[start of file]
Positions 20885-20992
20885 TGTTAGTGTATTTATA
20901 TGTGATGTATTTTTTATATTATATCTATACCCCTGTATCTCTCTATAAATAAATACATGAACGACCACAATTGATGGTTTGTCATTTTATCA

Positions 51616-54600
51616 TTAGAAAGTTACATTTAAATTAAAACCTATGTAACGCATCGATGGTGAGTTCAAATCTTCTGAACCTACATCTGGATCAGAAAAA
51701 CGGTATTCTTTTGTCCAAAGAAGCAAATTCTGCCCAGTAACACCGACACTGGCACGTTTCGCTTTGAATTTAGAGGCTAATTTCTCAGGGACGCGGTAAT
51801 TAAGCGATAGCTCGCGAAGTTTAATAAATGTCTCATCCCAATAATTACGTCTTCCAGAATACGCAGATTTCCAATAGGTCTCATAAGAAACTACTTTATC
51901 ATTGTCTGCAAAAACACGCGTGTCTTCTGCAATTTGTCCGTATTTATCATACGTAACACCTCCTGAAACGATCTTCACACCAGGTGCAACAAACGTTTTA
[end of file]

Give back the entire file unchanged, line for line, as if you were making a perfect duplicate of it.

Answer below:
Positions 20885-20992
20885 TGTTAGTGTATTTATA
20901 TGTGATGTATTTTTTATATTATATCTATACCCCTGTATCTCTCTATAAATAAATACATGAACGACCACAATTGATGGTTTGTCATTTTATCA

Positions 51616-54600
51616 TTAGAAAGTTACATTTAAATTAAAACCTATGTAACGCATCGATGGTGAGTTCAAATCTTCTGAACCTACATCTGGATCAGAAAAA
51701 CGGTATTCTTTTGTCCAAAGAAGCAAATTCTGCCCAGTAACACCGACACTGGCACGTTTCGCTTTGAATTTAGAGGCTAATTTCTCAGGGACGCGGTAAT
51801 TAAGCGATAGCTCGCGAAGTTTAATAAATGTCTCATCCCAATAATTACGTCTTCCAGAATACGCAGATTTCCAATAGGTCTCATAAGAAACTACTTTATC
51901 ATTGTCTGCAAAAACACGCGTGTCTTCTGCAATTTGTCCGTATTTATCATACGTAACACCTCCTGAAACGATCTTCACACCAGGTGCAACAAACGTTTTA